I found this nice little drawing in an antique market in Hungerford yesterday. It’s by Henry Hunt, Canadian First Nations artist who lived on Vancouver Island (1923–85). I’m largely guessing here, but it looks like a decorative greetings card or souvenir that he might have produced as a cheap purchase for his art shop in Victoria in the 70s. It shows an eagle with a toothy salmon in its claws (a common spring sight in many parts of British Columbia), in the traditional style that Bill Holm described in his Northwest Coast Indian Art: An Analysis of Form (1965).
Henry Hunt was among a line of artists who did much to record and revive Kwakwaka’wakw art and culture in BC. His grandfather was George Hunt (1854–1933), a key figure in this field who provided the anthropologist Franz Boas with important material, collecting and recording huge quantities of artefacts and stories. His sons Richard Hunt, Stanley Hunt and Tony Hunt are also notable carvers and artists, and his daughter Shirley Ford is a button blanket maker; his grandsons Jason Hunt, Tony Hunt Jnr and Trevor Hunt, among others in the family, are continuing the tradition with carvings and paintings.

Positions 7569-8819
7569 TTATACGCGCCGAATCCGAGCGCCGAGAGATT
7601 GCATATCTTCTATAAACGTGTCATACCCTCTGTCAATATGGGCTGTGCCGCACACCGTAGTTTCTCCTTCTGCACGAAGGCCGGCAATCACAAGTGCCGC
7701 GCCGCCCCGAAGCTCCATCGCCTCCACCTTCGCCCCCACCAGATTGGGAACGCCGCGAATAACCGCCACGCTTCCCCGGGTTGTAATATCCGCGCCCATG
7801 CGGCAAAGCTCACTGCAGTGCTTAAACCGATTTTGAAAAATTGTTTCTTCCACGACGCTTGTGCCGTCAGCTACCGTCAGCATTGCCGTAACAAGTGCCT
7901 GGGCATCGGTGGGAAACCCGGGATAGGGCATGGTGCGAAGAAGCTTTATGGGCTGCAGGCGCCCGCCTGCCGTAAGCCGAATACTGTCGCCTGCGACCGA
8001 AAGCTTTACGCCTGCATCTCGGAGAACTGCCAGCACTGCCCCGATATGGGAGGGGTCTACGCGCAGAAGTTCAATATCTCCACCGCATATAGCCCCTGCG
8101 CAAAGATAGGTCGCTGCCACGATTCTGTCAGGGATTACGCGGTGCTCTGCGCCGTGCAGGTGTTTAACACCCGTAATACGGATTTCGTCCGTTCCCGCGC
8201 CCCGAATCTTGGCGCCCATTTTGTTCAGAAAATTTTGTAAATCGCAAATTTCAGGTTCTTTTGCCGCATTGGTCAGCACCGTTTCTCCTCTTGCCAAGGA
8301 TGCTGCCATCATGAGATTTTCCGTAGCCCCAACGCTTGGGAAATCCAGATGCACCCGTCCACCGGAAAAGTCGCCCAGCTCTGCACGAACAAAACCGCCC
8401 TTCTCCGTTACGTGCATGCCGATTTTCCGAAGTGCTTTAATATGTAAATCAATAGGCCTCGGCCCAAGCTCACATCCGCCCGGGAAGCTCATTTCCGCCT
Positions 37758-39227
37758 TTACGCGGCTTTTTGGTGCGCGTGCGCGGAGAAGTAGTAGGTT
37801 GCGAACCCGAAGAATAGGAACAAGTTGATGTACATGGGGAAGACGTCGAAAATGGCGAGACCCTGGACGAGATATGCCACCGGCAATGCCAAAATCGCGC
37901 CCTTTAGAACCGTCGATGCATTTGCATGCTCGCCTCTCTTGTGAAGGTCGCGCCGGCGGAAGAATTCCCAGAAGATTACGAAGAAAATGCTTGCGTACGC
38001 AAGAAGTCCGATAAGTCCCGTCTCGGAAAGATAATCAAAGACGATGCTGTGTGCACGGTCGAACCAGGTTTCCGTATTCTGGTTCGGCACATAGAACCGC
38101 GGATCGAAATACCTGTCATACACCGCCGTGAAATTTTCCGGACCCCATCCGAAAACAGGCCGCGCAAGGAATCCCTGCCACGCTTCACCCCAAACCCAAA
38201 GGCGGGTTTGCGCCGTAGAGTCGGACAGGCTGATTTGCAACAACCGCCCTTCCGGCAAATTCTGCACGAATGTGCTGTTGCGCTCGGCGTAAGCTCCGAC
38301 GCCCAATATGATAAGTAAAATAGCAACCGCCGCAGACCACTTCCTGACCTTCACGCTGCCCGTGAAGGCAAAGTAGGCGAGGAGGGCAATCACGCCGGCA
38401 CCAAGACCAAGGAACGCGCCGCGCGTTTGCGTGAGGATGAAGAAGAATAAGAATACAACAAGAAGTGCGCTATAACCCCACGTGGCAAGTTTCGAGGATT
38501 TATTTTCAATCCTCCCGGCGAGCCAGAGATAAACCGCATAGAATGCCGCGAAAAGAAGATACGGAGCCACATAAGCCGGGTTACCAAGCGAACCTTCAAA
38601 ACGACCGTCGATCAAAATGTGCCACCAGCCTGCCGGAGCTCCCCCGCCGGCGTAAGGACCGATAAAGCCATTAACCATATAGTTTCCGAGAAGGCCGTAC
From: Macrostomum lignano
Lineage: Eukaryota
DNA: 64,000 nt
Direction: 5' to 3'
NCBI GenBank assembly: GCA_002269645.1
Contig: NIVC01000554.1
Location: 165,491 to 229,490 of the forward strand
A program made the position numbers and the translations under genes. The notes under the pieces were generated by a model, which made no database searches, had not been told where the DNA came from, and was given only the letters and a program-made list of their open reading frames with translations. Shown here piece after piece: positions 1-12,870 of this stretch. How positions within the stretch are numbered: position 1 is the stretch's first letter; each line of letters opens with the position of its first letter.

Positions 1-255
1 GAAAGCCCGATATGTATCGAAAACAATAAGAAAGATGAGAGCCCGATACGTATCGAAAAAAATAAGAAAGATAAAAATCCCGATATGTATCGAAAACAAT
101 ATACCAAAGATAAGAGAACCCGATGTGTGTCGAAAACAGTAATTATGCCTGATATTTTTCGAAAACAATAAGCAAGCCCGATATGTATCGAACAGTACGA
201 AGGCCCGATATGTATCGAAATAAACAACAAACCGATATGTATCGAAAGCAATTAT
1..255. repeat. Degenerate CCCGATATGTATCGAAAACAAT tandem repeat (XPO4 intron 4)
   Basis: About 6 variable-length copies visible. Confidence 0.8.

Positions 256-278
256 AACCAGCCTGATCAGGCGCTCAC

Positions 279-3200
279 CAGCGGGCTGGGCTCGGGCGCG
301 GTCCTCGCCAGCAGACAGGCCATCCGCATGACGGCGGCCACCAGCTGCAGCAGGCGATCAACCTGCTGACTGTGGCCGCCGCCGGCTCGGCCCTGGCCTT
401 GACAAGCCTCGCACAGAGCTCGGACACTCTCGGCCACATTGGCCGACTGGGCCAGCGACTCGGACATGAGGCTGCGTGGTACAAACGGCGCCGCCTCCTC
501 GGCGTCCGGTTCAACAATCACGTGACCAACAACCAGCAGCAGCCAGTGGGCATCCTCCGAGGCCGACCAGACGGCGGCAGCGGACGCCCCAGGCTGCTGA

Henry became a principal carver at the BC Provincial Museum in Victoria, after apprenticeship with Arthur Shaunnesy and his father-in-law, Mungo Martin. Some prominent memorial poles are among his work, including one in Hertfordshire! This was apparently commissioned in the 1960s by a grateful lumberman from Berkhamsted, whose brother had been saved from starvation by the Kwakwaka’wakw community in Tahsis. It was erected at the timber mill in England in 1968, and now stands in a housing estate. There are around a dozen of these poles in Britain, striking pieces of art that often have fascinating stories attached as to how and why they were carved, and ended up here.
Here’s another of Henry Hunt’s drawings, an eagle and wildwoman (1973) from the Coghlan Art website.
All that from a card bought for a couple of quid!